Right before I spent a summer in Russia in 2009, I read a scripture from Hebrews 11:13-16, that speaks of the promises of God, being a wanderer on the earth and seeking a homeland better than a country, a desire which is satisfied in the city of God. Since that summer, my definition of home has become fluid, if not murky and inconclusive. I can relate to the longing described in those few verses in Hebrews. Like those motivated by faith, I know that this “home” Scripture speaks of is not a place I can return to, otherwise I’d go back to it, and while I am not quite sure what it is; I know it is something better than a place I go to sleep at night.
Jesus says in John 14:2-3, “In my Father’s house are many rooms. If it were not so, would I have told you that I go to prepare a place for you? And if I go and prepare a place for you, I will come again and will take you to myself, that where I am you may be also.” Jesus goes on to tell his disciples, that the only way to get there is through Him. Jesus himself takes his people home. This home, however, is not a big spacious mansion for you to live in alone or with the family members you liked the most here on earth.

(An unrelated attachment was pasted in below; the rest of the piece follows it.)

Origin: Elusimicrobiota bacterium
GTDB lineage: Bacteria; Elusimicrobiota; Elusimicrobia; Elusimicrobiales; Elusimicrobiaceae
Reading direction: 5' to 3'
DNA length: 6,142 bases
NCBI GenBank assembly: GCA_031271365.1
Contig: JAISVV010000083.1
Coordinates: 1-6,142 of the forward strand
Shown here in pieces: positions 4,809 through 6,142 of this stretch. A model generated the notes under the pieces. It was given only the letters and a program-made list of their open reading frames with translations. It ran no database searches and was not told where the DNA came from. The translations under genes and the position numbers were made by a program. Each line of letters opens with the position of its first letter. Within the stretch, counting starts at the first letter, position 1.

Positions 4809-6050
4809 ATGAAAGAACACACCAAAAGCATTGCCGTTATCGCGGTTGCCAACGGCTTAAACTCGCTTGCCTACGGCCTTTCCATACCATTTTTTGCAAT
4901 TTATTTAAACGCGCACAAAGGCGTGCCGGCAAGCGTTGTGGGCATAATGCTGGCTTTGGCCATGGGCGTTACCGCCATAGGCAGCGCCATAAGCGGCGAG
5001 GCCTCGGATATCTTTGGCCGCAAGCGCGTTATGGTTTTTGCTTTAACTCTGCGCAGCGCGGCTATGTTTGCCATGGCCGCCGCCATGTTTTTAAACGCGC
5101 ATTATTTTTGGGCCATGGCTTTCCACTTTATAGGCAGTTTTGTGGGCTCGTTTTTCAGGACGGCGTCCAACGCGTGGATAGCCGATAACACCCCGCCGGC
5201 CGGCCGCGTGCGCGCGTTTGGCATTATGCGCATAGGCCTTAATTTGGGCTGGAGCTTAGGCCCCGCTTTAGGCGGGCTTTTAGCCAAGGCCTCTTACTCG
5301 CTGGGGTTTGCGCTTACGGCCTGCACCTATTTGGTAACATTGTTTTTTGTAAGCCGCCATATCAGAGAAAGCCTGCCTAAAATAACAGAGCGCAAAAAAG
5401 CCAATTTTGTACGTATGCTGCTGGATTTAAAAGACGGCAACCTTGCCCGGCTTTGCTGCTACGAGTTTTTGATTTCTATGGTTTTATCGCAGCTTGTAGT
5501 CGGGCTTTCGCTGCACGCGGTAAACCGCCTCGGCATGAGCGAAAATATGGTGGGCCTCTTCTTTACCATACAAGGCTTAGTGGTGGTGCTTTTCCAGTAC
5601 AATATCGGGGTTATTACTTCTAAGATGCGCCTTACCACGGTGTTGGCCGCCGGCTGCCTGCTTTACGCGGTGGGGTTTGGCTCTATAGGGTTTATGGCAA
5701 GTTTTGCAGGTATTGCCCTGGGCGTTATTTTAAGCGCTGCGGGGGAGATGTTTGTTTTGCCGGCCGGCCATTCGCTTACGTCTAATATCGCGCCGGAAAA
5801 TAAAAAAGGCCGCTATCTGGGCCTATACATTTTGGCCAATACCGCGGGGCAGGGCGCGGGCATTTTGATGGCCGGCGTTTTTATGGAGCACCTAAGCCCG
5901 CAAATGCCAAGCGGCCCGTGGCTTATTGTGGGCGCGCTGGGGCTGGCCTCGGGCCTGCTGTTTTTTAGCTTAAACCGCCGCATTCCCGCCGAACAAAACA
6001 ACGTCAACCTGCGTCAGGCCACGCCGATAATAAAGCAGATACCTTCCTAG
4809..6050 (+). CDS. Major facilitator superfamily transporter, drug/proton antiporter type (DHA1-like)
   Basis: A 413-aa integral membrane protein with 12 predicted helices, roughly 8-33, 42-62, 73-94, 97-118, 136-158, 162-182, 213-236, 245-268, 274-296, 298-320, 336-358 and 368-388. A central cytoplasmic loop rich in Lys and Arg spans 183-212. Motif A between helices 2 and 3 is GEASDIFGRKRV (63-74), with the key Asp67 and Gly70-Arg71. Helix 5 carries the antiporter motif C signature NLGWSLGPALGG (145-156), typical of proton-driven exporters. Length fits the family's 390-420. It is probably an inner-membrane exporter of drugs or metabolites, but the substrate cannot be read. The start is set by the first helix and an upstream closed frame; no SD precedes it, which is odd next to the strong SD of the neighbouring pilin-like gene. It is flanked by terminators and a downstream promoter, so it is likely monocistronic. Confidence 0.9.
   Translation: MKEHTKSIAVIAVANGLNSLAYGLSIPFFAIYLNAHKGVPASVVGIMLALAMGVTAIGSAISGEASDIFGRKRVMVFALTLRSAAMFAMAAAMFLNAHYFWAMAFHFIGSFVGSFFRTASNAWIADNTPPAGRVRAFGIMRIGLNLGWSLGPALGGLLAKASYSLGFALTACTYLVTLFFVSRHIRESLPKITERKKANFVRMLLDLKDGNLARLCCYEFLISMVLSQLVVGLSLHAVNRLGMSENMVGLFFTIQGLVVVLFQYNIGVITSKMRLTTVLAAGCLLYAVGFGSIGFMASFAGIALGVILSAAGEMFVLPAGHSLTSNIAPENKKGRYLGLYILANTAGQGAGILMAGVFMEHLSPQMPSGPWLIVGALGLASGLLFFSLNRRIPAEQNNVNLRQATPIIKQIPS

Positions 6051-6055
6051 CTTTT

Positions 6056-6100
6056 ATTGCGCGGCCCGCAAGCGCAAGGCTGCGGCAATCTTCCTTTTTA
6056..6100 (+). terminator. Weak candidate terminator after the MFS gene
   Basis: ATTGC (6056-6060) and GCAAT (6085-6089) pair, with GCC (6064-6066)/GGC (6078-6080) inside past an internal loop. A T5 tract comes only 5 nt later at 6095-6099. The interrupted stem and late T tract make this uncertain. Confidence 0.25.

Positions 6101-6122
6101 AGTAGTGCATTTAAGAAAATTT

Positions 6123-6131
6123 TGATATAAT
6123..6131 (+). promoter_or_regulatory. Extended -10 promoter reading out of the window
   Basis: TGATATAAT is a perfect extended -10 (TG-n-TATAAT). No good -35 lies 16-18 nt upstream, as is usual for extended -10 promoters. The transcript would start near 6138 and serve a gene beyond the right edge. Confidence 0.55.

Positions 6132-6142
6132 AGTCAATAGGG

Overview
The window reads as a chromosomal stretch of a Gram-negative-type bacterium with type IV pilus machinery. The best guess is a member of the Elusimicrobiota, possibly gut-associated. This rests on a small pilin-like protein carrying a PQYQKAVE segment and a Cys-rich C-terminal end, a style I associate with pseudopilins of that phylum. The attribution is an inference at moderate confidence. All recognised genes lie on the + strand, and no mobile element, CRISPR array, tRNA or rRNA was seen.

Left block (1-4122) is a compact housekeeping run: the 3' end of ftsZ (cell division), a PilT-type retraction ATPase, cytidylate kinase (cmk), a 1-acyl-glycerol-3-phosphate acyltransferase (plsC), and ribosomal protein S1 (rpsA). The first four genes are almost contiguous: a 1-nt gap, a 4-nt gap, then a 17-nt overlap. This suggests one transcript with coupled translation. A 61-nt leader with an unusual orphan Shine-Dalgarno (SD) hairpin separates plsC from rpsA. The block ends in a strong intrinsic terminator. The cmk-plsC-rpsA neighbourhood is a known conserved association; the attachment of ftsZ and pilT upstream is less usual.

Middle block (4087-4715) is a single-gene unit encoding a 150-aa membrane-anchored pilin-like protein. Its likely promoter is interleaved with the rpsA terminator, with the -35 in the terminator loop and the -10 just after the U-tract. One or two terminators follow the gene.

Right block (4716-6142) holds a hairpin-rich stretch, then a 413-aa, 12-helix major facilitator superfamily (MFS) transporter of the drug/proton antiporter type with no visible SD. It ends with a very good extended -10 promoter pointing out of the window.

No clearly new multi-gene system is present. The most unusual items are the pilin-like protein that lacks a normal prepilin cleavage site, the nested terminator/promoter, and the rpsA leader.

While Revelation 21 does give us some indication of the craftsmanship of the city of God, the purpose of this home is not isolated or exclusive to those we have the most in common with. In fact, the city of God invites us to quite the opposite. To Jesus, home is the gathering of all His people together including those who we may scarcely relate to outside of a mutual love for Jesus. He invites the IRS and the prostitutes (Matthew 21:31). If you relate all too well to those individuals, he invites the poor and immobile (Luke 14:21), he even invites the wealthy next generation leader (Matthew 19:20-24). Jesus prepares the place, extends the invitation, and is the avenue to Heaven through faith in his death and resurrection, demonstrated by our fully surrendered life.
It’s odd that Jesus says He prepares this place so that “where He is, we would be also.” If that is the case: why leave, Jesus? He leaves because what we have here and now is not the full extent of His or our home. He leaves us here with His Holy Spirit to prepare us for our home by making us holy while inviting others to a reconciled relationship with God. He wants us to become a hospitable people, learning to love the lowly and our enemies with the awareness that they were created to share in our home. If home is where the heart is, and where our treasure is, there our hearts will be also, then the human heart is most at home when our treasure is in Christ.